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Health concerns over steel-dust recycling plant in Muncie

Posted: 7:45 PM, Aug 05, 2019
Updated: 2019-08-06 18:28:31-04
Please don't poison me, muncie zinc.PNG
City of Muncie meeting.PNG

MUNCIE — A new zinc production plant set to be built in Muncie by the end of 2020 is prompting many health concerns for residents.

The former BorgWarner site along Kilgore Avenue was approved by the city council to become a steel-dust recycling facility.

Jacie Clark lives within three miles of the proposed zinc production plant.

"The particles will be getting into the air; we will be breathing them in," Clark said. "They'll get into the soil, it'll contaminate our soil — so we're pretty close."

She, like others in the community, have concerns about the new 'Waelz Sustainable Products' facility, which will use two natural gas-fired kilns to produce zinc oxide from steel-dust generated at steel mills.

Zinc can be used for a variety of things like tire, rubber, ceramics, and motor oil.

"I am a realtor," Jessica Donahue said. "And I've had in the last 24 hours, 12 people — I mean I'm getting continually calls and messages — that if this goes through, we are selling our house."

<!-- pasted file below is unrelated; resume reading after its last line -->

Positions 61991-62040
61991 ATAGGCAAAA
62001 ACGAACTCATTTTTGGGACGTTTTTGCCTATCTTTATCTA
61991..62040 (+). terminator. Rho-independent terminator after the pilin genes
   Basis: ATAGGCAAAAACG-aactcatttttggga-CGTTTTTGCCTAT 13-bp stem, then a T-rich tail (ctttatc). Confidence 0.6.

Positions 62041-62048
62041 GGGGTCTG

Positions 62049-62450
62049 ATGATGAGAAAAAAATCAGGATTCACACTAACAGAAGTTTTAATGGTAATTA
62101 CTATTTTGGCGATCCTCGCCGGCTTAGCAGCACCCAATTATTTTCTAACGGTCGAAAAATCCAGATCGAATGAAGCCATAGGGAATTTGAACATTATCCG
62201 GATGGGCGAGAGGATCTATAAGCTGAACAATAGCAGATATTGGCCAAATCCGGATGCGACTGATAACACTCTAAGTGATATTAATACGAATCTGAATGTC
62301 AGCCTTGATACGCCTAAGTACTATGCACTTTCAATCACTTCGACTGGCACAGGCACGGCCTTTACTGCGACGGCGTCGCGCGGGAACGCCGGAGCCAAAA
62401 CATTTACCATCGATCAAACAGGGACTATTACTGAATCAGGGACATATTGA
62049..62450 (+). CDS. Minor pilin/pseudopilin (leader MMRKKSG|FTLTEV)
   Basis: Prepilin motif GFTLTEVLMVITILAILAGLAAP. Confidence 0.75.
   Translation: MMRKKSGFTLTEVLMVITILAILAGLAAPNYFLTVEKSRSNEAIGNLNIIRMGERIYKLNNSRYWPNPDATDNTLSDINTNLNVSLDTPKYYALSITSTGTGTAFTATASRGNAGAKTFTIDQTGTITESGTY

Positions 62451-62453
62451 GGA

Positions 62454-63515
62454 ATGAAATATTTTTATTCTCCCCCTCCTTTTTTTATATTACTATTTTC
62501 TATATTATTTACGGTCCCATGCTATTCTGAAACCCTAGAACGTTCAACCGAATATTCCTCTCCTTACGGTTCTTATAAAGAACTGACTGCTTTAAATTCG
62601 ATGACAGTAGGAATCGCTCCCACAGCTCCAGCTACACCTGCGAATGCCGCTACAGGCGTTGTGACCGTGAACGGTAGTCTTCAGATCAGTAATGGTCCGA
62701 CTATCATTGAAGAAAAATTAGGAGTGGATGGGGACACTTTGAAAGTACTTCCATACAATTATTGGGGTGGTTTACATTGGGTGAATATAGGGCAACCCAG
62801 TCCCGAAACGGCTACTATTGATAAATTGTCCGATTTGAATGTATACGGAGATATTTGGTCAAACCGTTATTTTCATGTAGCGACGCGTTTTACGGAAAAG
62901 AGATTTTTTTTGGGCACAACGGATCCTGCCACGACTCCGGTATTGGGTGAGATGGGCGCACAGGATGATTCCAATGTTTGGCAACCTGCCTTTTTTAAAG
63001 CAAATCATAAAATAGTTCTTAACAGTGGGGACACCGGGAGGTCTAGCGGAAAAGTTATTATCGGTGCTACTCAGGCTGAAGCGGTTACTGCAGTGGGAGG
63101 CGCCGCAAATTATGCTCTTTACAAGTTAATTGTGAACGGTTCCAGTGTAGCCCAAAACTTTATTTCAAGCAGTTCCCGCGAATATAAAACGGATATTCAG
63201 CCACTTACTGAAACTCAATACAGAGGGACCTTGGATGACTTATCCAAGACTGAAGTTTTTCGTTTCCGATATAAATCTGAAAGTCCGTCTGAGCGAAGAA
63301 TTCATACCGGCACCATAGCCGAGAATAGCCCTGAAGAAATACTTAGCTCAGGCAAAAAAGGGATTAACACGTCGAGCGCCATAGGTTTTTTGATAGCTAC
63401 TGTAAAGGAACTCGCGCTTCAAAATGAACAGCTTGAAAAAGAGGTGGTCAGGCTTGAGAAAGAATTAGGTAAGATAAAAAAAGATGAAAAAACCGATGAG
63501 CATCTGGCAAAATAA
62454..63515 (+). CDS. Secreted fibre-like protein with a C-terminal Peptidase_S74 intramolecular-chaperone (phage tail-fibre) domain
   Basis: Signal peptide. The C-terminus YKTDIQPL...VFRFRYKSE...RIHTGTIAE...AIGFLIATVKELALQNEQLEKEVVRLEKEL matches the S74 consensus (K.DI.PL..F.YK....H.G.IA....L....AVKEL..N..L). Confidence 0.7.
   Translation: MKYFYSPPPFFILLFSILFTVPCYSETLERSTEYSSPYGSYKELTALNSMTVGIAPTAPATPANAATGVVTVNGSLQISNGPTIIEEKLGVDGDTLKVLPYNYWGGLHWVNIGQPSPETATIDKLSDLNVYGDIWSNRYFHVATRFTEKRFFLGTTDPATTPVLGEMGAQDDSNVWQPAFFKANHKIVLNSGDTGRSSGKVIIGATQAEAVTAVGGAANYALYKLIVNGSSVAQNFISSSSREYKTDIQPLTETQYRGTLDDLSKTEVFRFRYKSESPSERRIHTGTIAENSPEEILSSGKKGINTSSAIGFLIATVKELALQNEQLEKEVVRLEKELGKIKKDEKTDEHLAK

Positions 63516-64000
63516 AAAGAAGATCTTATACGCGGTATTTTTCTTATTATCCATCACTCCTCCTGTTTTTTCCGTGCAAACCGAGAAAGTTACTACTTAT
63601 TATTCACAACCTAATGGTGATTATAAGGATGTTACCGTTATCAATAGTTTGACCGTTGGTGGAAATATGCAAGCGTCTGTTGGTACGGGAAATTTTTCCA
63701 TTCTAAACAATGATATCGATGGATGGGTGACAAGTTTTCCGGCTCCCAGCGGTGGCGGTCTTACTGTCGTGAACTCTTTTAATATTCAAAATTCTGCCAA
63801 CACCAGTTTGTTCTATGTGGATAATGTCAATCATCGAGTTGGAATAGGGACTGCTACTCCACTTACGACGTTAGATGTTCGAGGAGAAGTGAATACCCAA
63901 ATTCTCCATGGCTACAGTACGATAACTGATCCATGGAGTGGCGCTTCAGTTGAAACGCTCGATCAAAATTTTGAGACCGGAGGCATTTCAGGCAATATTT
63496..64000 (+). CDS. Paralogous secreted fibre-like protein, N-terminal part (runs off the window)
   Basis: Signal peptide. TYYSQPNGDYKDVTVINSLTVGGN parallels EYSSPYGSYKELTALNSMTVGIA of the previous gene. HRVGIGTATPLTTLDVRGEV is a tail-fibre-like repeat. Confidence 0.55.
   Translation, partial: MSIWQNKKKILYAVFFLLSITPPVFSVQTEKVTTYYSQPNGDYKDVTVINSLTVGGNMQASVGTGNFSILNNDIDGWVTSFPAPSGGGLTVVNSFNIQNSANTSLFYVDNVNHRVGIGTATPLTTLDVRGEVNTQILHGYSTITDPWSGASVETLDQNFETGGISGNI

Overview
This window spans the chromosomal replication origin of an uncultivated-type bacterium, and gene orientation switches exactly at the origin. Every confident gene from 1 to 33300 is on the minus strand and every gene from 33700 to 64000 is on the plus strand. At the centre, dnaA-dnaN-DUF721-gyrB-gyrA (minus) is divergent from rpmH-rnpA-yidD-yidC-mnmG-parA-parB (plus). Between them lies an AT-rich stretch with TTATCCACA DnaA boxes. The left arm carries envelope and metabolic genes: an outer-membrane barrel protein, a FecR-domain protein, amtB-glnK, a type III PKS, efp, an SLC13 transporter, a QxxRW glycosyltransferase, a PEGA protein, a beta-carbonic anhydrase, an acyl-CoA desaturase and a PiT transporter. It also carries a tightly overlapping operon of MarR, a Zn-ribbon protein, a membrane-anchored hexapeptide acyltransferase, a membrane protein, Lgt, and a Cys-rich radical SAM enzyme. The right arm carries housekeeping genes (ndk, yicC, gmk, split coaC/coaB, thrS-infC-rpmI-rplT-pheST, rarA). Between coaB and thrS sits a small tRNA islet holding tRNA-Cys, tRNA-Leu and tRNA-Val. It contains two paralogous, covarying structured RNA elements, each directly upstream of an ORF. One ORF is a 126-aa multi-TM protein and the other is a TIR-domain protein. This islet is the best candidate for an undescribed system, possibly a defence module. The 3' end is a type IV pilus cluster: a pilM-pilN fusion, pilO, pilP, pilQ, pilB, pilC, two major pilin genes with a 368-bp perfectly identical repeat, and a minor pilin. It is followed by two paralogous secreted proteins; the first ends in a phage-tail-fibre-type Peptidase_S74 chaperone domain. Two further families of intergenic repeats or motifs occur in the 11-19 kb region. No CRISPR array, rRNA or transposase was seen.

Their worry stems from pollution and mercury emissions the plant could potentially give off.

"What I'm most concerned about are the heavy metals," Indra Frank, with Hoosier Environmental Council, said. "This facility, if built, would be one of the top polluters in the US for mercury and lead, and both mercury and lead are toxic to the nervous system, especially for children."

Muncie city officials have the power to stop the plant from going into the city of Muncie.

"Our job is to vet companies in a way that that will they be economical to our area," Todd Donati, with the Muncie Redevelopment Commission, said. "And this particular investment was about $85 million in a brownfield that is unsightly right now."

Donati said the plant would add 90 new jobs for the city.

It's the Indiana Department of Environmental Management's job to assess the air quality impact.

"If we find that IDEM comes back and says that this is not healthy for the community, then we are not going to issue funds or any bonds," Donati said.
Waelz Sustainable Products declined an on camera interview but submitted a statement to RTV6:

"The facility will operate in compliance with environmental laws and in accordance with air regulations and its final air permit, all of which ensures an operation that protects human health and the environment."

IDEM’s office of air quality is currently reviewing the permit application to build the facility. They're considering things like how much pollution will be released and how it will be regulated.

Hundreds of people attended a council meeting on Monday to voice their concerns over the steel-dust recycling plant.

City of Muncie meeting.PNG

Now, Muncie City Councilors are asking for more information from the environmental and industrial manufacturing specialists to determine if the plant would be safe.

The Indiana Department of Environmental Management still has to approve the permit, at this time.

The council has another meeting on August 20, where they also plan to discuss the issues further with the company Waelz Sustainable Products.

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